Wednesday Nights at Church this Fall

The following programs resume this fall semester: Adult classes, choristers, chorus and choir, and Confirmation class. The Music Explorer classes for babies and toddlers will be in recess until January. Due to the space limitations caused by the flooding of the basement the Wednesday Night dinners have been suspended until we can resume full programming.

Pizza will be offered 15 minutes before all programs for children and youth at $2.00 a slice. Adults are invited to bring a snack or your own dinner.

Music Explorers (4-5 years) 5:45 – 6:15 p.m.
Jr. Choristers (K-second grade) 6:15 – 6:55 p.m.
Choristers (third-sixth grade) 6:00 – 6:50 p.m.
Love Your Neighbour 5:45 p.m.
Resilient Reformer 6:15 p.m. (resumes September 27)
Evening Prayer 7:05 p.m.
Choir and Chorus 7:30 p.m.

Love Your Neighbour  Wednesdays, 5:45 p.m., nave
This group will continue an ongoing discussion about racism in American society. The group is committed to caring, honest, and safe conversation on issues of race, seeking how we can bring our part to God’s intended rule of reconciling love to neighbor and world. The book basis for our conversations is Michael Eric Dyson’s, Tears We Cannot Stop, A Sermon to White America.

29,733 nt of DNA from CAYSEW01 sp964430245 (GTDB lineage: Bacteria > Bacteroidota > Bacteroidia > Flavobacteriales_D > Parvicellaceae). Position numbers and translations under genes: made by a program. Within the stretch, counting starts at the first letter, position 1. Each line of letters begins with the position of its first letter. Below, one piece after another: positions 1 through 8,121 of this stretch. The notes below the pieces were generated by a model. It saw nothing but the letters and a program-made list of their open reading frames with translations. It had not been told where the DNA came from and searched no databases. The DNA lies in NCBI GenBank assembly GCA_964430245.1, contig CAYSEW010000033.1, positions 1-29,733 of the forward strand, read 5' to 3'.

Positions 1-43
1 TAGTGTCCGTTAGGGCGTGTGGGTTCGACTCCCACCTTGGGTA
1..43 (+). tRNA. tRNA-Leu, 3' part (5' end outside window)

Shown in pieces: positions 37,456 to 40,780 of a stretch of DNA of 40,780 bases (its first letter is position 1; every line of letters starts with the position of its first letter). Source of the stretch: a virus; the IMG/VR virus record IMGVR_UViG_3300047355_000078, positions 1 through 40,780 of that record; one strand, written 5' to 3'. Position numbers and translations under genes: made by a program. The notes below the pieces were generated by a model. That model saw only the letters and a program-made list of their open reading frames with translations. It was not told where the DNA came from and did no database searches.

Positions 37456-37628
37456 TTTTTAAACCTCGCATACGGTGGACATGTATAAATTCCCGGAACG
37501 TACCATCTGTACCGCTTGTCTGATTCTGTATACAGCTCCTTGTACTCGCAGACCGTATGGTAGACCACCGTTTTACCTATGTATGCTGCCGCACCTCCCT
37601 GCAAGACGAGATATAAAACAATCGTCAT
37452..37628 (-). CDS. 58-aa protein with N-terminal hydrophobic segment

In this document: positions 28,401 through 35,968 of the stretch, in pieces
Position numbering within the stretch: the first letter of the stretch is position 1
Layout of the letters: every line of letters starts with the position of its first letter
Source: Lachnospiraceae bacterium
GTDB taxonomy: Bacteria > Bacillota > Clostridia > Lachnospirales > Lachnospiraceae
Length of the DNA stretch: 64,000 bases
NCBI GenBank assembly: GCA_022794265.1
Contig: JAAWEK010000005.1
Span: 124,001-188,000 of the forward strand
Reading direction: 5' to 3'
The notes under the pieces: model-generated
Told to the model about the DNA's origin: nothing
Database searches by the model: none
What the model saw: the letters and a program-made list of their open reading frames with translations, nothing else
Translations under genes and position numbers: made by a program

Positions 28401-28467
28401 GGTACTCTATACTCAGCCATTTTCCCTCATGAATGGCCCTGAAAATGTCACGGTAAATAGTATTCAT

Resilient Reformer Resumes Wednesday, September 27, 6:15 p.m.,3rd floor
In our reading and study last spring of T. F. Lull and D.R. Nelson’s Resilient Reformer: The Life and Thought of Martin Luther, we left Luther holed up in Wartburg Castle. What next? We had followed Martin from school in Eisenach to the university in Erfurt. It was those 95 Theses the Augustinian monk and Bible Professor put up in Wittenberg that led him into confrontation with the powerful Roman Church. At the Imperial Diet in Worms he declared: “I cannot do otherwise, here I stand, may God help me. Amen.” This was 1522, but Luther’s life, though always endangered, was far from over. This fall Kristine Wallace will lead a class through the rest of Lull and Nelson’s book: the Peasants’ War, marriage and fatherhood, conflicts with Erasmus and Zwingli, and more. Newcomers are welcome to join the class as we explore the meaning of those decisive vents 500 years ago.